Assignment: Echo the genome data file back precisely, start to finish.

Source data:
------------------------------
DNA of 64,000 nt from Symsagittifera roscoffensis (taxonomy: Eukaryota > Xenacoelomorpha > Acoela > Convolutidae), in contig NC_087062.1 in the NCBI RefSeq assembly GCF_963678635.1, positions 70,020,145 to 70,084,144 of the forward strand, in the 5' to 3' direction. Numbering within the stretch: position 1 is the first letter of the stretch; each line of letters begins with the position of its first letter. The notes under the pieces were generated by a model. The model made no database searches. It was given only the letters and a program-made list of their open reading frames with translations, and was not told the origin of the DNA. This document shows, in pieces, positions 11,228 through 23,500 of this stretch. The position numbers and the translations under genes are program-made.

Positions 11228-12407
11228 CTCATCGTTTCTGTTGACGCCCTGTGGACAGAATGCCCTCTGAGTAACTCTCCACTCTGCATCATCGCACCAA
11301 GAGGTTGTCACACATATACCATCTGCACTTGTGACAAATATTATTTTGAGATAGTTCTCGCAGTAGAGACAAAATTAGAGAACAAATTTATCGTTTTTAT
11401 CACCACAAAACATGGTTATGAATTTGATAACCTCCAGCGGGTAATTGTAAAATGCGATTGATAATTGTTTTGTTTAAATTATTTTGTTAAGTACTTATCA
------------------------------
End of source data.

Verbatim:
DNA of 64,000 nt from Symsagittifera roscoffensis (taxonomy: Eukaryota > Xenacoelomorpha > Acoela > Convolutidae), in contig NC_087062.1 in the NCBI RefSeq assembly GCF_963678635.1, positions 70,020,145 to 70,084,144 of the forward strand, in the 5' to 3' direction. Numbering within the stretch: position 1 is the first letter of the stretch; each line of letters begins with the position of its first letter. The notes under the pieces were generated by a model. The model made no database searches. It was given only the letters and a program-made list of their open reading frames with translations, and was not told the origin of the DNA. This document shows, in pieces, positions 11,228 through 23,500 of this stretch. The position numbers and the translations under genes are program-made.

Positions 11228-12407
11228 CTCATCGTTTCTGTTGACGCCCTGTGGACAGAATGCCCTCTGAGTAACTCTCCACTCTGCATCATCGCACCAA
11301 GAGGTTGTCACACATATACCATCTGCACTTGTGACAAATATTATTTTGAGATAGTTCTCGCAGTAGAGACAAAATTAGAGAACAAATTTATCGTTTTTAT
11401 CACCACAAAACATGGTTATGAATTTGATAACCTCCAGCGGGTAATTGTAAAATGCGATTGATAATTGTTTTGTTTAAATTATTTTGTTAAGTACTTATCA